The smooth, sweet and syrupy elixir that we know as espresso is actually the end result of a long and complex journey from crop to cup. There are two main species of coffee tree – Arabica and Robusta. Arabica is grown in higher altitude regions and makes up about 70% of the worlds production, while the under-rated Robusta is more commonly used as a booster for some espresso blends or for making instant coffee. It is the cherries from these trees that provide the stepping off point for our journey.
When the cherries are ripe (ie; a deep red colour, soft and fleshy), they are harvested – usually by hand – and then sorted to ensure unripe or poor quality cherries are discarded. After harvesting there are a number of steps that need to occur before the bean is ready for grinding. The first is ‘processing’ – where the outer layers of the cherry (the skin and the flesh) are removed. The way that these outer layers are removed greatly affects the flavour of the bean as the sugars can be either transferred into or out of the bean. There are two main processing methods – dry processing and wet processing. Dry processing is the more traditional method where the cherries are dried in the sun on platform beds or, alternatively, in mechanical driers. This process intensifies the sugars in the bean which adds to its body and flavour. For this reason, dry processed beans are more commonly used for espresso.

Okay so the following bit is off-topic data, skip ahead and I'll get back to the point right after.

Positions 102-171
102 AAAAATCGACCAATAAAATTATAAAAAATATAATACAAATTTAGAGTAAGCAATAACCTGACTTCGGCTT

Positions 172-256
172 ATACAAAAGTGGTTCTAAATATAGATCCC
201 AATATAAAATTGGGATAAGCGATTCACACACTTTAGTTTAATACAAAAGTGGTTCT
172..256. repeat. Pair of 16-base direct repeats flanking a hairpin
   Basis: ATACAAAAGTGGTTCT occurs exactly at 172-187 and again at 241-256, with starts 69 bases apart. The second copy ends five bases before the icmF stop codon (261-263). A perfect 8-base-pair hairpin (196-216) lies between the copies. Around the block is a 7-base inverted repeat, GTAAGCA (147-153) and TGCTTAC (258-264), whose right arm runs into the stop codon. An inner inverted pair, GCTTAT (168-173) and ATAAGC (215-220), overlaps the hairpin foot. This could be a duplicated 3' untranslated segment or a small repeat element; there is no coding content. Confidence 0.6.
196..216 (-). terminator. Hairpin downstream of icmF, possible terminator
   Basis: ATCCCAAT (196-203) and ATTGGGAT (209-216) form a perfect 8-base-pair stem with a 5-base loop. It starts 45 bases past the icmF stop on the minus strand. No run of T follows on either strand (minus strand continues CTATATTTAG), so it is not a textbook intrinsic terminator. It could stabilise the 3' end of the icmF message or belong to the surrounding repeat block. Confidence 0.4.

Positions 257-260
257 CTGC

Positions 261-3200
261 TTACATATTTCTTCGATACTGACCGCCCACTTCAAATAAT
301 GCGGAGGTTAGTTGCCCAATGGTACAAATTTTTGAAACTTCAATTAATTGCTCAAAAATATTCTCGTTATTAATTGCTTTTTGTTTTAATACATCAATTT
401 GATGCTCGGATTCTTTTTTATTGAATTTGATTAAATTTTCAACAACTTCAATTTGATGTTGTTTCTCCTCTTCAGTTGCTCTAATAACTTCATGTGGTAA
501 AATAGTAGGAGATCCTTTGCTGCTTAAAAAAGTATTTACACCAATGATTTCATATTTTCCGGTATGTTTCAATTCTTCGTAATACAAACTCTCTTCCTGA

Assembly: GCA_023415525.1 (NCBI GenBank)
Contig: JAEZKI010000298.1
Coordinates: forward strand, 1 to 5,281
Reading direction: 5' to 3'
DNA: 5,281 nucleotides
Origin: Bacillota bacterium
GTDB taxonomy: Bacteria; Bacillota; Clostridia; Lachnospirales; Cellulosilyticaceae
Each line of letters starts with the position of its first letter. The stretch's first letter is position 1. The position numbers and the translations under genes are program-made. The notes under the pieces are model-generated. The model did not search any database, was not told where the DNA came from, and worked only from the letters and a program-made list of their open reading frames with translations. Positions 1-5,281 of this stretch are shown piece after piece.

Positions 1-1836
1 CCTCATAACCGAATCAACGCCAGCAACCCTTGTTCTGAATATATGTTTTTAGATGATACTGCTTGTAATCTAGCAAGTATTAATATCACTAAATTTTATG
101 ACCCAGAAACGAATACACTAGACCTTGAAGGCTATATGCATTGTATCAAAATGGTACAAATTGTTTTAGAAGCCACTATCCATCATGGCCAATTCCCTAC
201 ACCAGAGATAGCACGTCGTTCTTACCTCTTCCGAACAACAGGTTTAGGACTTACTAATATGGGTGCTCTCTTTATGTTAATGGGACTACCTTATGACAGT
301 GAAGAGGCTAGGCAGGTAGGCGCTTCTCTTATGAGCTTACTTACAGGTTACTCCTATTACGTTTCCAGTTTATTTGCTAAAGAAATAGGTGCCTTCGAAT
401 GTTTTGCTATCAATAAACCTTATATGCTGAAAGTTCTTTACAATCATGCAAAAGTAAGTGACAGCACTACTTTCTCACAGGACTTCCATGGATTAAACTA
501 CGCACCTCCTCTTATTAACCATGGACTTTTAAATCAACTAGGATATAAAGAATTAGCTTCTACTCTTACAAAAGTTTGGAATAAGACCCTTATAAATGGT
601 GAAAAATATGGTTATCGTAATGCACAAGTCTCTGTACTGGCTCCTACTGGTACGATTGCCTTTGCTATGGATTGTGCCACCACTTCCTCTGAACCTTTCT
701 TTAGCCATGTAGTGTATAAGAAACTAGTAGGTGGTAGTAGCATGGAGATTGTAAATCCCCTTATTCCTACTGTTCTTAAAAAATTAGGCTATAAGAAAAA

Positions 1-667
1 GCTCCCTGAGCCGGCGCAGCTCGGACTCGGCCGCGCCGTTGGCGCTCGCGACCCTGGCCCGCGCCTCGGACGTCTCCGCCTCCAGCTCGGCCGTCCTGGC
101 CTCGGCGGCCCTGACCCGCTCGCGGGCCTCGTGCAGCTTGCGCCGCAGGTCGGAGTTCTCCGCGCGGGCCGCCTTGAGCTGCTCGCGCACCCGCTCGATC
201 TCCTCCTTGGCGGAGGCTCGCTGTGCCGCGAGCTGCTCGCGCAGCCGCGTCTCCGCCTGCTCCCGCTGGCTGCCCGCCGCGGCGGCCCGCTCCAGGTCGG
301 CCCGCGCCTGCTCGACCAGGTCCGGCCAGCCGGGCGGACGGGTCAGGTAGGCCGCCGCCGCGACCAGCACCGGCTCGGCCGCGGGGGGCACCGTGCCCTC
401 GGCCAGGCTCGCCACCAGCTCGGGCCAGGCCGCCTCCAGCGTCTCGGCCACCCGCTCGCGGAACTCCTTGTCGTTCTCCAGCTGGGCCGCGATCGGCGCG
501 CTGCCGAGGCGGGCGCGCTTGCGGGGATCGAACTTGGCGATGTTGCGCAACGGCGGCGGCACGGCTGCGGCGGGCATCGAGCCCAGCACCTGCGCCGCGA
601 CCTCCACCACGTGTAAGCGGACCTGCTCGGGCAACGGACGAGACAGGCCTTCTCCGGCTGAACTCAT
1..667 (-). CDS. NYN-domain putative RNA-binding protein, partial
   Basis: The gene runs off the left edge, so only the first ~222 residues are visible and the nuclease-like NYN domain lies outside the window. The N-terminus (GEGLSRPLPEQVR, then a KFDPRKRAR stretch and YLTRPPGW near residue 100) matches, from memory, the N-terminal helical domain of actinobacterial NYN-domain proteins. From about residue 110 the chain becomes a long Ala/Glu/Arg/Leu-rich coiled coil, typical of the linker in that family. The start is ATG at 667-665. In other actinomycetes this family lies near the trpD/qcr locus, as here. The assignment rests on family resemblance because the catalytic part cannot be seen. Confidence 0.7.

In all, there are four layers that need to be removed – the skin (a thick red or burgundy layer), the flesh (a soft, fleshy layer similar to that of a grape), the parchment (a hard husk that protects the bean) and the silverskin (the flaky outer layer of the bean which is usually removed when the coffee expands during the final roasting process). After processing, the beans are dried and stored in their parchment ready for shipping.
The next determinant of flavour, aroma, and body is the blending of different origins and the method of roasting. An expert Master Roaster will take into account the country of origin, the locality of the individual farm and the method of processing to determine the roast profile that will most successfully extract the full flavour of the bean. This is both a science and an art and the next leg on the journey of the bean.